Linux has become the general purpose operating system of choice for embedded systems, and is almost always supported for high-end SoCs developed by the semiconductor vendors.

Most vendors use the open source Linux distribution, then build a custom distribution representing the device tree supported for the specific SoC, and including the necessary drivers for the peripherals on the SoC, as well as supporting other customizations and unique features. The bring up of the operating system can be complicated further if we’re targeting multicore processors running symmetric multiprocessor (SMP) Linux.

Just because everyone supports Linux, it does not make porting and bring up an easy task. To put it another way: just because you get to the Linux prompt, it doesn’t mean everything is working.

linux_mipx_tux
Imagination Technologies, Posedge Software and Imperas are presenting a tutorial at the Design Automation Conference (DAC) called Linux Porting, Bring Up and Driver Development. DAC takes place June 5-9 in Austin, Texas, with the tutorial being given between 10:30 – 12:00 on Monday, June 6th.

Linux booting sequenceBasic Linux boot process

This tutorial will be presented in three sections. In the first section (by Imagination), the various components of bringing up Linux on a new platform will be covered. These include the BootROM, U-boot bootloader, Linux Kernel and Linux Buildroot. A walk-through of bringing up Linux on new hardware will be presented. The walk-through will also introduce the various tools used to assist in completing board bring-up easily.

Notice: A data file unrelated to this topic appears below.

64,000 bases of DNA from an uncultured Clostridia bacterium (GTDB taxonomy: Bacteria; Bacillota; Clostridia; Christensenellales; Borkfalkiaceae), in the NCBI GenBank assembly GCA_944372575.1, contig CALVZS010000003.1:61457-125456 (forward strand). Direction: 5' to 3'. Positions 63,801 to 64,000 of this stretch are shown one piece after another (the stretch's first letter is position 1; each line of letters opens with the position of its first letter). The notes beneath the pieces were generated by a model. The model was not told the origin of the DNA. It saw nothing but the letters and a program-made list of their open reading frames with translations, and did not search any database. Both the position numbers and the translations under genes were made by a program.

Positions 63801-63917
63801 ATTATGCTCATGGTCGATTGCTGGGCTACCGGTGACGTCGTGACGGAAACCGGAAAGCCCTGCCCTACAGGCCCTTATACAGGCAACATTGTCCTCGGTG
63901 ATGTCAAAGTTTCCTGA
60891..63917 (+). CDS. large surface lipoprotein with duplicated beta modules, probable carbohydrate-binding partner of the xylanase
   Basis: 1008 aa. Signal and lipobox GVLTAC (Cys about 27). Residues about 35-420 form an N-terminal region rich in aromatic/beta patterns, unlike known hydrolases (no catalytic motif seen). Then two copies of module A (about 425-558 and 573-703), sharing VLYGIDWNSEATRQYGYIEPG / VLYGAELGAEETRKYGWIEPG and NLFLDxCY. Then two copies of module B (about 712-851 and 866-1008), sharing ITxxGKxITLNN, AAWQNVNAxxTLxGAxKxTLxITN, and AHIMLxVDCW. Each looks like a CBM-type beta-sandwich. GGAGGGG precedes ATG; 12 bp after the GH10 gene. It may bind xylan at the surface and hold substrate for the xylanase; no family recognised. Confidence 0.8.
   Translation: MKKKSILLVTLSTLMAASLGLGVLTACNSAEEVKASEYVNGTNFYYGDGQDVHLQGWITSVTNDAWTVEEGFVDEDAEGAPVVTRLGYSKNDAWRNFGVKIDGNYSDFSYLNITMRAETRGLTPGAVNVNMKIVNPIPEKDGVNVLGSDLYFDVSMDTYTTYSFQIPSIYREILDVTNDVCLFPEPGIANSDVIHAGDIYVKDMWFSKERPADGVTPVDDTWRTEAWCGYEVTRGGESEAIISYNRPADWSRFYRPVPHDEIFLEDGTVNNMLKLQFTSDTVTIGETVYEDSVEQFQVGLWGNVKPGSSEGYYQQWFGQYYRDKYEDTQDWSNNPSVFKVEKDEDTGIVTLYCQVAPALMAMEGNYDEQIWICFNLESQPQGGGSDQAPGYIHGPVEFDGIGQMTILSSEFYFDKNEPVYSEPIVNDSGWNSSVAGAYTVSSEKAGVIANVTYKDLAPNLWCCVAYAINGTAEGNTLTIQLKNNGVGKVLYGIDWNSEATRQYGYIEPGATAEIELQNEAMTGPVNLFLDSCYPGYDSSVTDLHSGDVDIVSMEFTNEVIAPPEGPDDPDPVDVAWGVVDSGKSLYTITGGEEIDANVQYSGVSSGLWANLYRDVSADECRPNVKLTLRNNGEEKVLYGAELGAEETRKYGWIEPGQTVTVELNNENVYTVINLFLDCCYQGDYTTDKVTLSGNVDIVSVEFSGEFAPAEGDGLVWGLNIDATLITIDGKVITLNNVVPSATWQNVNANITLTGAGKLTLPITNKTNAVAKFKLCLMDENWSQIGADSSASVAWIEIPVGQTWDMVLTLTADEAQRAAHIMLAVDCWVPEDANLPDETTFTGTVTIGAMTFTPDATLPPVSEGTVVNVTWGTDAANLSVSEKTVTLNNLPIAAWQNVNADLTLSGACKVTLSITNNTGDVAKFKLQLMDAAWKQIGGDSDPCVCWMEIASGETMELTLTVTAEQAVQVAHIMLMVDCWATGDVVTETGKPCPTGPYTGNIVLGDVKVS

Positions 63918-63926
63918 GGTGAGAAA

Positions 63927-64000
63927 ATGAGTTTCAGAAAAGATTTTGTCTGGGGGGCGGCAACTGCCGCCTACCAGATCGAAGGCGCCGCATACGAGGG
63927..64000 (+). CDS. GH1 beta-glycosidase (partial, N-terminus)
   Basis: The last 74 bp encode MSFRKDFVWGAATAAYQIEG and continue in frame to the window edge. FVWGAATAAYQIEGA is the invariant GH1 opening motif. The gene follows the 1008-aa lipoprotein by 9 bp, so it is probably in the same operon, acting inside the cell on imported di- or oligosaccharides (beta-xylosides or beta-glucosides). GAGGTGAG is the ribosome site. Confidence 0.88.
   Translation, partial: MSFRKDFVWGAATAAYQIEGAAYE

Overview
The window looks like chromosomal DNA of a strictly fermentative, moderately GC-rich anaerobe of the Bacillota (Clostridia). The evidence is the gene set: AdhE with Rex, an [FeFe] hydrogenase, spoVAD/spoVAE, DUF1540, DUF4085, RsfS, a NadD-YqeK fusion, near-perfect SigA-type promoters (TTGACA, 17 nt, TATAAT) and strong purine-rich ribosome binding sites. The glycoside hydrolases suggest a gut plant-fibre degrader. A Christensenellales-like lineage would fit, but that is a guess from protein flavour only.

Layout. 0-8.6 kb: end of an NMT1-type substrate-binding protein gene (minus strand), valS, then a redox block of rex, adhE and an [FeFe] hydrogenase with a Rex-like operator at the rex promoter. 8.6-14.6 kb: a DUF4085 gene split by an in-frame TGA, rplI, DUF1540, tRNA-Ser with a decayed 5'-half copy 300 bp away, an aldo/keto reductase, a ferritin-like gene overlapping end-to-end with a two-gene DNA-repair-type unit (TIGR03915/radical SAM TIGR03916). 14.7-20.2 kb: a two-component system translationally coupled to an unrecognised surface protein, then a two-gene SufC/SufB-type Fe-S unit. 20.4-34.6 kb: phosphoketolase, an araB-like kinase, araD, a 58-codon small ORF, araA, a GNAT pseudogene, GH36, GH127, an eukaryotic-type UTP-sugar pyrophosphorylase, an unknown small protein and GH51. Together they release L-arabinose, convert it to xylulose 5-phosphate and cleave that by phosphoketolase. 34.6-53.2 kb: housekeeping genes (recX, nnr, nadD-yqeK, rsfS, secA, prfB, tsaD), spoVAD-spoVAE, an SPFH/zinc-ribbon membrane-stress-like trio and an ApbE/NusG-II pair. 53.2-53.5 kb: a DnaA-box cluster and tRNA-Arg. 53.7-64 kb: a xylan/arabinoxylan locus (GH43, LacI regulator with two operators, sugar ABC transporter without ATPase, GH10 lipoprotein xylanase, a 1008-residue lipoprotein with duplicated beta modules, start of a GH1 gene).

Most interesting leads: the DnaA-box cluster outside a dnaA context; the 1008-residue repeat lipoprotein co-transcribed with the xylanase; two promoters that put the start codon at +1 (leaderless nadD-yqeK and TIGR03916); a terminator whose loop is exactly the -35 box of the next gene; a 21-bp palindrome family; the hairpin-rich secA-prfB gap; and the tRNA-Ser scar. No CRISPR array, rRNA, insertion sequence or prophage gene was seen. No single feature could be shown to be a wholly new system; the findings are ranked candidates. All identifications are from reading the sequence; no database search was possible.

Driver development is the focus of the second section of the tutorial (Posedge Software). The session will provide an overview of development of both static and dynamic drivers (Loadable Kernel Modules, or LKMs). A virtual platform environment will be used to highlight key points in the development methodology, including co-debug of driver software and peripheral hardware models.

MIPS Malta EPK virtual platform booting LinuxThe MIPS Malta Extendable Platform Kit (EPK) virtual platform booting Linux

During the final section, Imperas will discuss the development of a robust test environment using the virtual platform technology. The virtual platform provides a complementary approach to porting and bring up on hardware. The benefits of controllability, observability and repeatability for virtual platform use will be covered. Specific OS-aware tools will also be highlighted, plus other tools such as non-intrusive memory monitors and the use of software assertions and code and functional coverage techniques for the operating system and drivers.

We hope to see you in Austin!

Larry Lapides is the VP of Sales at Imperas Software.

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